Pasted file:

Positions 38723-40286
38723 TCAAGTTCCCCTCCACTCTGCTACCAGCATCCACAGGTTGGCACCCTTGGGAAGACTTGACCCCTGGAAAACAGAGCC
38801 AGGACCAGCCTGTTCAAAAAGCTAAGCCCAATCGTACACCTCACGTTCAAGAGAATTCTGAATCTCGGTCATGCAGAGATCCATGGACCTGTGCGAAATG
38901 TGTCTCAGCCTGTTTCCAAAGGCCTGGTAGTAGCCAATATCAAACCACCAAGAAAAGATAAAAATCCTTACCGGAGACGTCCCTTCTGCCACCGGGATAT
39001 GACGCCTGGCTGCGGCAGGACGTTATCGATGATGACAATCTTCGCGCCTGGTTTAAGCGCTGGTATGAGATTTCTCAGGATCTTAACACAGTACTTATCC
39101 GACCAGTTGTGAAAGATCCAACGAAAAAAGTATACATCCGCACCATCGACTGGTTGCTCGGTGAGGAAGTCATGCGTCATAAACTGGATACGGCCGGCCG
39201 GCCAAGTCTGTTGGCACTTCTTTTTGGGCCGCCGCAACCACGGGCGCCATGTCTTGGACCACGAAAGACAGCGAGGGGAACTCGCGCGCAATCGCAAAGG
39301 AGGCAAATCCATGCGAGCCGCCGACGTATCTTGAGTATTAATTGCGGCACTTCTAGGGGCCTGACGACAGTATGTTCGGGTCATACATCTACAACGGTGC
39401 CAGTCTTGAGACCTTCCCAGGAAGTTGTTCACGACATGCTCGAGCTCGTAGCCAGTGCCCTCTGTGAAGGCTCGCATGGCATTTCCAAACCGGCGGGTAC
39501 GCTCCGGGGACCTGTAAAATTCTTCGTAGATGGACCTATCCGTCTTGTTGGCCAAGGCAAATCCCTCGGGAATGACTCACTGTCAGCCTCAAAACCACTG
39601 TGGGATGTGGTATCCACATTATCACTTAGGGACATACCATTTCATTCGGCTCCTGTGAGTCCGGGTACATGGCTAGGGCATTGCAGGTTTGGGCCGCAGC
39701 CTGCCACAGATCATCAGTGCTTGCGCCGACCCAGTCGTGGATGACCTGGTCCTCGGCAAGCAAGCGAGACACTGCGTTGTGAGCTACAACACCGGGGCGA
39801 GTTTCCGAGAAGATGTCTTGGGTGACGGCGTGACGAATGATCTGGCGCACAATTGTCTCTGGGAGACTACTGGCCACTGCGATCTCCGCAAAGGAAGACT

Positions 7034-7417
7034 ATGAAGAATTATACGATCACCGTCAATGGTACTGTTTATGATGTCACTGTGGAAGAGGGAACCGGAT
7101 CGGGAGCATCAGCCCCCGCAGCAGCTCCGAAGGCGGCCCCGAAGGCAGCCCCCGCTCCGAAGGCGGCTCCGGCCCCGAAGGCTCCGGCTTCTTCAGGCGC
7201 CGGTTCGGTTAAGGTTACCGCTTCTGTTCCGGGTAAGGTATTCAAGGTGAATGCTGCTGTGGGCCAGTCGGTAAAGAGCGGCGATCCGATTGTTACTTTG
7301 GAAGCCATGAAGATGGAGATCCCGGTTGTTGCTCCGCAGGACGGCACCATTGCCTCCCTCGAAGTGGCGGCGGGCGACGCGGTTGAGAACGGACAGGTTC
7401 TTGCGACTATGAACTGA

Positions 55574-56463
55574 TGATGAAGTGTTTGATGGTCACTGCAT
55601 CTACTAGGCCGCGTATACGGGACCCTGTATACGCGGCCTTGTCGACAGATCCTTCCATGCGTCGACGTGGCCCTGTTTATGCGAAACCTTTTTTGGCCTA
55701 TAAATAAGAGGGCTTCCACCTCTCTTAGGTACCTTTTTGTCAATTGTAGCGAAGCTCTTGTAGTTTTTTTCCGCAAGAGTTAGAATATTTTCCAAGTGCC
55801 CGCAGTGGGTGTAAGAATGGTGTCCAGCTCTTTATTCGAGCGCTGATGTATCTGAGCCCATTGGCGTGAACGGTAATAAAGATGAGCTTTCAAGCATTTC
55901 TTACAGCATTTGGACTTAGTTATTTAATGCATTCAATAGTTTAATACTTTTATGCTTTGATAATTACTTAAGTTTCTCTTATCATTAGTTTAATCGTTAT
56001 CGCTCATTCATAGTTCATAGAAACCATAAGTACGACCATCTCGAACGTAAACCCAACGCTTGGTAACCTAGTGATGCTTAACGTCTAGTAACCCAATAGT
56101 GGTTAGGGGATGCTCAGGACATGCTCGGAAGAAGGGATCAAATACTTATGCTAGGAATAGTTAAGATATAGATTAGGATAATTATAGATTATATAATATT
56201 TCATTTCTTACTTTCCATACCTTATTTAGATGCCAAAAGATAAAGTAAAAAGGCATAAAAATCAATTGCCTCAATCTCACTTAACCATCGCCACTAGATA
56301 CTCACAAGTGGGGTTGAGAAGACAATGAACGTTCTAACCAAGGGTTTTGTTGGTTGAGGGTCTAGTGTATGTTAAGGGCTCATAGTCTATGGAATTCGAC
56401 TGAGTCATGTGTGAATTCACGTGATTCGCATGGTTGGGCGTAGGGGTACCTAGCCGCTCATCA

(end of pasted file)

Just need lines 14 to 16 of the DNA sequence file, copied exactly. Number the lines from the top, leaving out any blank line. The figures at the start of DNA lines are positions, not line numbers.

Positions 7034-7417
7034 ATGAAGAATTATACGATCACCGTCAATGGTACTGTTTATGATGTCACTGTGGAAGAGGGAACCGGAT
7101 CGGGAGCATCAGCCCCCGCAGCAGCTCCGAAGGCGGCCCCGAAGGCAGCCCCCGCTCCGAAGGCGGCTCCGGCCCCGAAGGCTCCGGCTTCTTCAGGCGC